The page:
Do you know the reason for the discrepancy?

Brian

Do you know the reason for the discrepancy?

Brian,

My guess is that when people hear that it expires in 2016 they assume the beginning of the year and not the end.

Chris

We should also remember that with each passing year, SCTY will get more efficient, we will have more inflation, and the utilities will increase their rates more than SCTY’s 2.9% annual increase. Considering these additional factors, I think it’s highly likely that the real dollar cost of solar installation in 2020 without the tax credit will be about the same as the cost of today with the tax credit.

Nice post, however, I think the impact of the tax credit goes beyond the dollar amount and has a large psychological impact, same as for any retailed consumer good. You attract more people if they think they are getting a discount, and part of what makes a discount more compelling is if it has an expiry date. That’s a fuzzy-wuzzy thing that’s hard to quantify, but I would expect the sales impact to be higher than the adjusted price would suggest.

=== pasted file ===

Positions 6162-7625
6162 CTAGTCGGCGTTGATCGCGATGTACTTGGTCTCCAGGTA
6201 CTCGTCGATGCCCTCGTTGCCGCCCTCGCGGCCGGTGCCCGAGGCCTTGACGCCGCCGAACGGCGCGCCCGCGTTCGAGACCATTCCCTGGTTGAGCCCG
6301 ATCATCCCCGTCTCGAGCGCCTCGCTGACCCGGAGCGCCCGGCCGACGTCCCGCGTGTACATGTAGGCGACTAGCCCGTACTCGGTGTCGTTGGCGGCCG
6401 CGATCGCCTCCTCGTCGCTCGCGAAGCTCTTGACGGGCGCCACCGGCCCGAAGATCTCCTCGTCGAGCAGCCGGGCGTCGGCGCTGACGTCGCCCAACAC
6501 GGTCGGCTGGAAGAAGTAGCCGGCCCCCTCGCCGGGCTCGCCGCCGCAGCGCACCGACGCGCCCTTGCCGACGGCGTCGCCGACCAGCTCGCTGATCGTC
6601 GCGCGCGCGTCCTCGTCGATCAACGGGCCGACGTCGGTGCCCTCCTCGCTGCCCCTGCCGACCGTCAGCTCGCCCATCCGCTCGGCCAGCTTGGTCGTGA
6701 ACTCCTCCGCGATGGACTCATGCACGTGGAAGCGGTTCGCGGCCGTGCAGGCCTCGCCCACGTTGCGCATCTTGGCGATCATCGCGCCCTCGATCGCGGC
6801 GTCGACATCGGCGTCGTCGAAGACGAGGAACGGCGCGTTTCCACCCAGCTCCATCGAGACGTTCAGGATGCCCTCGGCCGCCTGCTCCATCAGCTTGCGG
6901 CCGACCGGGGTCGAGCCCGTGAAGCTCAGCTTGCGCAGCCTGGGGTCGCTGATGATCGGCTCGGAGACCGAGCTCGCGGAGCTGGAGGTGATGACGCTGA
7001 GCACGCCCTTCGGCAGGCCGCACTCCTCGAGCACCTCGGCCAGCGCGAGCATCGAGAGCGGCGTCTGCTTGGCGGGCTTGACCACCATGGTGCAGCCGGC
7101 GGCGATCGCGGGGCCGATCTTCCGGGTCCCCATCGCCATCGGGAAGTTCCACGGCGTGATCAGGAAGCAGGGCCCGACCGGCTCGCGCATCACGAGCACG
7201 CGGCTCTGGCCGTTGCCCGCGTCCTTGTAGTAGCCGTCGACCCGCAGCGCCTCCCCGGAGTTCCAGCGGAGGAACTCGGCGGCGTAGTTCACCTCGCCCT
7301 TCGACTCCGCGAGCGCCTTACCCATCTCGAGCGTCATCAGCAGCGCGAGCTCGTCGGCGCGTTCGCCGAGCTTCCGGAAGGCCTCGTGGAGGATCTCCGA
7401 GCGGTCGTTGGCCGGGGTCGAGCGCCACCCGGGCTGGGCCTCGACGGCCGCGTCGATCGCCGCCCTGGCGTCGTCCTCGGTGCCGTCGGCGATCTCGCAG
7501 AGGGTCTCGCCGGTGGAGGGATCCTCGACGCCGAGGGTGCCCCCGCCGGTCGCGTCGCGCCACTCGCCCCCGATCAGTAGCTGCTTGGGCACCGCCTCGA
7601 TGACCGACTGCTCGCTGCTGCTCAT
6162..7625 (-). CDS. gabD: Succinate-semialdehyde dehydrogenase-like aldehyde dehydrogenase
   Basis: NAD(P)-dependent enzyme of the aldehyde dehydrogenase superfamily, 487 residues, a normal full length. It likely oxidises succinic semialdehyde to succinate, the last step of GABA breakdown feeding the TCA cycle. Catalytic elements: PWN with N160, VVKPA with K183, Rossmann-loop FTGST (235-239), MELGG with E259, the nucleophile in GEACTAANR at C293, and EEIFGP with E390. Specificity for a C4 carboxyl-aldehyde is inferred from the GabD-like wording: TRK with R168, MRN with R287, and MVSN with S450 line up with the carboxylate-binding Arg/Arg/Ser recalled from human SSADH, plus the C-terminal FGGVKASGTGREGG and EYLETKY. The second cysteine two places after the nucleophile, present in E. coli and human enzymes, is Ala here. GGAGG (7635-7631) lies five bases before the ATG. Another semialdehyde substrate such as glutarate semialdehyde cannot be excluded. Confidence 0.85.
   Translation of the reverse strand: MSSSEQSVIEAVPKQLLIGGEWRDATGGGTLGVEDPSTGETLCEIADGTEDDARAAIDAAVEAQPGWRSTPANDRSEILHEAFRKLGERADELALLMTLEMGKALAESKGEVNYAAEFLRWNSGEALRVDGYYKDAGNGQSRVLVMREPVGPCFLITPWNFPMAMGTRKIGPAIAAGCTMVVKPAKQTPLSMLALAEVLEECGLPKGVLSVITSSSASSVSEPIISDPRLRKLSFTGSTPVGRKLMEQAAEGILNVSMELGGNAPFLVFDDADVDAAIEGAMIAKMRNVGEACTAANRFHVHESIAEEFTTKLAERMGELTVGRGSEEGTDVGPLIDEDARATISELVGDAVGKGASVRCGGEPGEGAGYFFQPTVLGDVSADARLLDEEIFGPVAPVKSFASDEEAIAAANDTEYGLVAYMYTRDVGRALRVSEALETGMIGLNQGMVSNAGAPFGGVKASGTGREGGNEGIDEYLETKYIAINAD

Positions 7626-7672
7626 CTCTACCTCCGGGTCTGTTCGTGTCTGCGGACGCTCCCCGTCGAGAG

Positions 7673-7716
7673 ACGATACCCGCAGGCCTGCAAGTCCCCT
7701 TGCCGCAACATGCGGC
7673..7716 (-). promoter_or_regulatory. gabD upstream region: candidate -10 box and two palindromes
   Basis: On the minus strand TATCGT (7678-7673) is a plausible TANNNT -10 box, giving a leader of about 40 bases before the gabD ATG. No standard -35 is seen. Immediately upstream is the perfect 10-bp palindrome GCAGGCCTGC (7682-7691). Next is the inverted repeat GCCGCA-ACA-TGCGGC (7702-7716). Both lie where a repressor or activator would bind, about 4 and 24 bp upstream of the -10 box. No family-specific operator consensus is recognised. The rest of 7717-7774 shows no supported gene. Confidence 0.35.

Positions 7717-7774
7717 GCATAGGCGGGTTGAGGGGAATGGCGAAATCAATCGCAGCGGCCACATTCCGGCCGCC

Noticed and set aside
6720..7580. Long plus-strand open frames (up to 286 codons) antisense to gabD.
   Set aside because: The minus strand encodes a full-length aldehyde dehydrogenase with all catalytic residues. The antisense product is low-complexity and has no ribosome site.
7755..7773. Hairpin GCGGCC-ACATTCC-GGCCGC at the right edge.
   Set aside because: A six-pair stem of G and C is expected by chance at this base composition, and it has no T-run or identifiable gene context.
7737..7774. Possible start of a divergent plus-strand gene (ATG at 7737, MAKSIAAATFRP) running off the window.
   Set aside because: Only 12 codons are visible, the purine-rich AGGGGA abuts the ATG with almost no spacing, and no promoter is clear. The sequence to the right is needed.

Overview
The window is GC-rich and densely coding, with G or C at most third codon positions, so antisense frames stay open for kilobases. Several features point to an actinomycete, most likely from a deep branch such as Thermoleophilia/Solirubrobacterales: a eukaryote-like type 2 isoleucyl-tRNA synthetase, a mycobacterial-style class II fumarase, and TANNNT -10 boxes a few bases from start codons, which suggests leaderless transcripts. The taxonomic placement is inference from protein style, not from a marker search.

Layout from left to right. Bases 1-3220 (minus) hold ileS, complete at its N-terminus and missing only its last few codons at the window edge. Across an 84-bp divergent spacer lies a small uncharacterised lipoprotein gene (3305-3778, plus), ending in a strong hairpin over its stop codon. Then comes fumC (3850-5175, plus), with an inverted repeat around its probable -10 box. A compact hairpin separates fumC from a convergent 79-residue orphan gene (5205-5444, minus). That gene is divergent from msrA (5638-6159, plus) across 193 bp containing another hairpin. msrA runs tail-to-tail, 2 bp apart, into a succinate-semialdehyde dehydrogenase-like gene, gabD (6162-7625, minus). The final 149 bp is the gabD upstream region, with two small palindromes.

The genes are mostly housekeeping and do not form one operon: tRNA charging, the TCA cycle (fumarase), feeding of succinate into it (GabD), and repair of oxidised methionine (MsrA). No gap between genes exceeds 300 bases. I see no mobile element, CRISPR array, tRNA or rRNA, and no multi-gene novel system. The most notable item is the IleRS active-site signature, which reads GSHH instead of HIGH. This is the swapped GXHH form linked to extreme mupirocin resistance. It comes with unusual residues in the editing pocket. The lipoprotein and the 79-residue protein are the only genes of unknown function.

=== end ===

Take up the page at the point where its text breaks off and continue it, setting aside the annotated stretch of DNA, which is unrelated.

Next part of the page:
Obviously it’s still a big ticket item, so more rationality will be applied when deciding to commit, but it’s a big ticket credit as well…

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This is what I have always heard…even commercials on the radio saying you must be up and running by “December 31” to get your tax credit.

Some states have their own solar credits, which would have their own expiration date. Perhaps that is the issue? This site might shed some light: http://www.wholesalesolar.com/solar-information/state-solar-…

First, I am the one sloppy with the expiration date and have said “expires in 2016” - which is vague enough that I will claim I really meant 12/31/2106. (Truly, I did not think it was expiring Jan 1, 2016, but I was sloppy).

Second…
We should also remember that with each passing year, SCTY will get more efficient, we will have more inflation, and the utilities will increase their rates more than SCTY’s 2.9% annual increase. Considering these additional factors, I think it’s highly likely that the real dollar cost of solar installation in 2020 without the tax credit will be about the same as the cost of today with the tax credit

Not necessarily true, the only inflation that counts for utilities is generally the price of fuel. More are converting to NatGas, maybe that lowers price over time. Who says oil will recover much in two years? Who says they won’t hedge out at these extremely low prices. In regards to Solar City, installation labor inflation could just as easily hurt them.